My name is Cory. I am a mom, a wife, a NaNa, and a critical care nurse that lives in Nashville, TN. I have found my calling in ER/Trauma/ICU. Each day I find myself experiencing life changing events and hope that by reading my posts, you will experience and feel some of what I do. If you read nothing else, please
take time to read "The Hardest Question Ever Asked". It's my very first posting.
And if for some reason you think you see your story here.....you don't. It's not about you or anyone you know. =)
For those of you who do not "follow" my blog and don't know my history or maybe just don't "pay attention" to detail, I lived in Venezuela from 1991 - 1994. Since I worked for her (or as she said "with her" doing God's work, I am fully aware of when Mother Teresa died. But thanks for the attempt to correct me. -Peace
It's been awhile since I've posted and had a minute (which is rare) so I thought I would jot down some thoughts.
As most of you may or may not know I have a 19 year old son and a 14 year old daughter and although I'm thankful for them, they can and do try my patience. (That's really an understatement). =) Anyway, my daughter recently chose to make some choices on her own that she knew would make me want to choke her and I did want to, but I didn't do it. I figure if she's made it this far, we can work things out somehow. But anyway, back to what I was saying....as I was sitting there thinking about the various ways I could torture her and make her life as miserable as she sometimes makes mine I remembered another patient that I had one evening in the Trauma Unit.........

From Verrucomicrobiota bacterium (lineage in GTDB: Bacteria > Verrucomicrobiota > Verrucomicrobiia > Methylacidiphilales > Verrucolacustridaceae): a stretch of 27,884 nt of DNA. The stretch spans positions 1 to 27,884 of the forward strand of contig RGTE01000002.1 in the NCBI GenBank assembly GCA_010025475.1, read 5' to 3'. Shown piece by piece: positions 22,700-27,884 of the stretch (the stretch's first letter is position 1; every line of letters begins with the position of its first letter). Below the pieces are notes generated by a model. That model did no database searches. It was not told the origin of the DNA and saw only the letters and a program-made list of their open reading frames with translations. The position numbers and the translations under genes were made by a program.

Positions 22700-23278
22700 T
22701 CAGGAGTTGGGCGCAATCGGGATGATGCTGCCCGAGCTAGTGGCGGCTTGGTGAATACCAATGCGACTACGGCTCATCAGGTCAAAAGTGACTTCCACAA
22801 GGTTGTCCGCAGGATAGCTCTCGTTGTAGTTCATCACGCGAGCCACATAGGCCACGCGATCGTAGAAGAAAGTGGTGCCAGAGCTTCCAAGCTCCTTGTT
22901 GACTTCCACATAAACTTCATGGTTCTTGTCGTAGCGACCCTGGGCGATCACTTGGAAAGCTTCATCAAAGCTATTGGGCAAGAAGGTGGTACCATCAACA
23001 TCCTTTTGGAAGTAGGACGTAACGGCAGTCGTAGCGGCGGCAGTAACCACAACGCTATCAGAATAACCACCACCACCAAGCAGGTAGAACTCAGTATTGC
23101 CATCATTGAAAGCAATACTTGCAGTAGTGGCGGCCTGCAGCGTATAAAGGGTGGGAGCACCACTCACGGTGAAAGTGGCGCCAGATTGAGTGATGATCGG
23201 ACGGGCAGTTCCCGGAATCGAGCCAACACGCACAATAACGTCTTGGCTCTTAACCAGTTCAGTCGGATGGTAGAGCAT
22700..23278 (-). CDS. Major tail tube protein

It was a 17 year old boy that had been in a car accident that afternoon. He wasn't expected to live because of his massive internal injuries including an aortic arch injury and a massive bleed in his brain. We were trying to get ahold of the parents. We were keeping him hanging on with an epi drip at a rate that was higher than what I've seen patients come flying in from the OR on. (Can't die in the O.R....... looks bad they say.) Sigh....
Anyway, the parents finally arrived and although the parents were undoubtedly in shock, I spoke to the mother alone a few hours later as she sat at her son's bedside holding his hand. "He was always so headstrong and wanted to do things his own way......." she said. I verbalized my understanding from what I too go through as a mother but making sure not to take from her grief and need to talk. She continued....... "we had a fight over something stupid and I can't even remember what it was about. When he yelled at me and told me he was leaving the house after I told him he couldn't go anywhere, I was so angry at his disrespect I told him to leave and to never come back." I didn't know what to say to her as she sat there having just been told that her son was "brain dead".
My thoughts were "thank you God that my children are home safe and please always make me realize that the things I say to my children whether in anger or not, could be the last things they hear." Now some of you may lay in judgment of what I did and I really don't care but I convinced the mother that even when people are unconscious (I didn't emphasize the fact that he was in fact brain dead, I said "unconscious") they can still hear what is going on around them. I have had many patients tell me what went on while they were totally unconscious. So, with that, I left her to tell her son everything she wanted to tell him. She hugged me and thanked me for letting her know that she did in fact have an opportunity to apoligize and tell him how much she loved him.
When I got home, I again thanked God for my children being safe and asleep in their beds. When I woke later in the day, they looked at me as if I was crazy but I hugged them both several times and told them how much I love them.
Always treat one another as if it's the last time you will ever see them.